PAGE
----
Full solutions for Beginning Algebra  11th Edition
ISBN: 9780321673480
Solutions for Chapter 4.4: Applications of Linear Systems
Get Full SolutionsThis expansive textbook survival guide covers the following chapters and their solutions. This textbook survival guide was created for the textbook: Beginning Algebra, edition: 11. Beginning Algebra was written by and is associated to the ISBN: 9780321673480. Chapter 4.4: Applications of Linear Systems includes 45 full stepbystep solutions. Since 45 problems in chapter 4.4: Applications of Linear Systems have been answered, more than 36563 students have viewed full stepbystep solutions from this chapter.

Associative Law (AB)C = A(BC).
Parentheses can be removed to leave ABC.

Commuting matrices AB = BA.
If diagonalizable, they share n eigenvectors.

Cross product u xv in R3:
Vector perpendicular to u and v, length Ilullllvlll sin el = area of parallelogram, u x v = "determinant" of [i j k; UI U2 U3; VI V2 V3].

Cyclic shift
S. Permutation with S21 = 1, S32 = 1, ... , finally SIn = 1. Its eigenvalues are the nth roots e2lrik/n of 1; eigenvectors are columns of the Fourier matrix F.

Diagonalizable matrix A.
Must have n independent eigenvectors (in the columns of S; automatic with n different eigenvalues). Then SI AS = A = eigenvalue matrix.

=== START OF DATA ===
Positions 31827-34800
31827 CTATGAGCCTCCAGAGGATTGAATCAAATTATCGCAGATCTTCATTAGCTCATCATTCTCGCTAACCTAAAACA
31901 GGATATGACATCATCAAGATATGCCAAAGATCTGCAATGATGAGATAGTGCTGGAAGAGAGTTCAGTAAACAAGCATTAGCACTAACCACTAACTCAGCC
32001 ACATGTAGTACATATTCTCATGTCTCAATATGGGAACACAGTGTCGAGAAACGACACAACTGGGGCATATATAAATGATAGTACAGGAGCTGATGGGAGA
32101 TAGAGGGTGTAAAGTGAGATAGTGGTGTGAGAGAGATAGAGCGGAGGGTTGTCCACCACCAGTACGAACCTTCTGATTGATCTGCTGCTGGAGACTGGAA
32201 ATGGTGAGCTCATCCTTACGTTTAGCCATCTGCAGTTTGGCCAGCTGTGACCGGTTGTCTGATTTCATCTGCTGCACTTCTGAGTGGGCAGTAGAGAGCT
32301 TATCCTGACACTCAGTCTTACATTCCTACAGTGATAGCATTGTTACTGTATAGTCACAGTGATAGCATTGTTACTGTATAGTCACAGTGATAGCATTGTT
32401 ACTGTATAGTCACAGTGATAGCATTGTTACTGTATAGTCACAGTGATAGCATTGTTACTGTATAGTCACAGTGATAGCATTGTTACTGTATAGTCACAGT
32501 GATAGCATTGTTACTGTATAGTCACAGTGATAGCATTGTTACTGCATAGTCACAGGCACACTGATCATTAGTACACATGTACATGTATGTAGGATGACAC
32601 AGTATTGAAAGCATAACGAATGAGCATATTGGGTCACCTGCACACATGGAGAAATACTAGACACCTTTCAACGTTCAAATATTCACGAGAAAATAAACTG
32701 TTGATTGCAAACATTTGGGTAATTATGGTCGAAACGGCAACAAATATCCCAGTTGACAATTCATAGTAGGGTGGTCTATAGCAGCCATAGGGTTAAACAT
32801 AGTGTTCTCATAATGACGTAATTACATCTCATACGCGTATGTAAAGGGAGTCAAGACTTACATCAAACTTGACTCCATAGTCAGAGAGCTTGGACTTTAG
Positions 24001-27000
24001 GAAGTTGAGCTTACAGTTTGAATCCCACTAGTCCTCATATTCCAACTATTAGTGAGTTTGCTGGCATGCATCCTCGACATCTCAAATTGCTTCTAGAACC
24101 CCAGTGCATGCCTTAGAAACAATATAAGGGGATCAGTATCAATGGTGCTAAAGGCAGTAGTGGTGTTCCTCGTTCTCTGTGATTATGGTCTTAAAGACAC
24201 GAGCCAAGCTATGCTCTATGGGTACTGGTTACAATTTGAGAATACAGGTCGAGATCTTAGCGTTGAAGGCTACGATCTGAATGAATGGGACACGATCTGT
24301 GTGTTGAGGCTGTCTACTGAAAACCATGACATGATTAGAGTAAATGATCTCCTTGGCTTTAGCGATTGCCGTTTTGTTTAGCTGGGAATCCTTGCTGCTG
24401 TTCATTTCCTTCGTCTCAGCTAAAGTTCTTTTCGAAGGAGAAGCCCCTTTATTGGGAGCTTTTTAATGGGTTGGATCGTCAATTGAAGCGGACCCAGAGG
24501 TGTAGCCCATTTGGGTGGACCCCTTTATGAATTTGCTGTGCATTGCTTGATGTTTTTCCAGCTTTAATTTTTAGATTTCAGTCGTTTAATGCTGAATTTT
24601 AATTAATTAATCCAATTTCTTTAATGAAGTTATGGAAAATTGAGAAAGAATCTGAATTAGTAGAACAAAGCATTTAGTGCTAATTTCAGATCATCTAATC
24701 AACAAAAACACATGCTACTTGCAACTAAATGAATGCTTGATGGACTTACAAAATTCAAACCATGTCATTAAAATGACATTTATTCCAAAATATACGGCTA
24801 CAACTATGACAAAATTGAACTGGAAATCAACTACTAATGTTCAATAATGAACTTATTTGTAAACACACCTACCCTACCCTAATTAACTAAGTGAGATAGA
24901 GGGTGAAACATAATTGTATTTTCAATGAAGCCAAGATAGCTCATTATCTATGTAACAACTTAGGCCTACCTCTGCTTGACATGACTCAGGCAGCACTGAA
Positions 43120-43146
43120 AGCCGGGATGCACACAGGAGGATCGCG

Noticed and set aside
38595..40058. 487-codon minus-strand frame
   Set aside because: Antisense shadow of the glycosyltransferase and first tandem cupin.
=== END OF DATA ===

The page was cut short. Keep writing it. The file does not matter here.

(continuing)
Fibonacci numbers
0,1,1,2,3,5, ... satisfy Fn = Fnl + Fn 2 = (A7 A~)I()q A2). Growth rate Al = (1 + .J5) 12 is the largest eigenvalue of the Fibonacci matrix [ } A].

GramSchmidt orthogonalization A = QR.
Independent columns in A, orthonormal columns in Q. Each column q j of Q is a combination of the first j columns of A (and conversely, so R is upper triangular). Convention: diag(R) > o.

Kronecker product (tensor product) A ® B.
Blocks aij B, eigenvalues Ap(A)Aq(B).

lAII = l/lAI and IATI = IAI.
The big formula for det(A) has a sum of n! terms, the cofactor formula uses determinants of size n  1, volume of box = I det( A) I.

Length II x II.
Square root of x T x (Pythagoras in n dimensions).

Linear transformation T.
Each vector V in the input space transforms to T (v) in the output space, and linearity requires T(cv + dw) = c T(v) + d T(w). Examples: Matrix multiplication A v, differentiation and integration in function space.

Lucas numbers
Ln = 2,J, 3, 4, ... satisfy Ln = L n l +Ln 2 = A1 +A~, with AI, A2 = (1 ± /5)/2 from the Fibonacci matrix U~]' Compare Lo = 2 with Fo = O.

Multiplier eij.
The pivot row j is multiplied by eij and subtracted from row i to eliminate the i, j entry: eij = (entry to eliminate) / (jth pivot).

Nilpotent matrix N.
Some power of N is the zero matrix, N k = o. The only eigenvalue is A = 0 (repeated n times). Examples: triangular matrices with zero diagonal.

Pascal matrix
Ps = pascal(n) = the symmetric matrix with binomial entries (i1~;2). Ps = PL Pu all contain Pascal's triangle with det = 1 (see Pascal in the index).

Permutation matrix P.
There are n! orders of 1, ... , n. The n! P 's have the rows of I in those orders. P A puts the rows of A in the same order. P is even or odd (det P = 1 or 1) based on the number of row exchanges to reach I.

Pseudoinverse A+ (MoorePenrose inverse).
The n by m matrix that "inverts" A from column space back to row space, with N(A+) = N(AT). A+ A and AA+ are the projection matrices onto the row space and column space. Rank(A +) = rank(A).

Similar matrices A and B.
Every B = MI AM has the same eigenvalues as A.

Spectrum of A = the set of eigenvalues {A I, ... , An}.
Spectral radius = max of IAi I.

Wavelets Wjk(t).
Stretch and shift the time axis to create Wjk(t) = woo(2j t  k).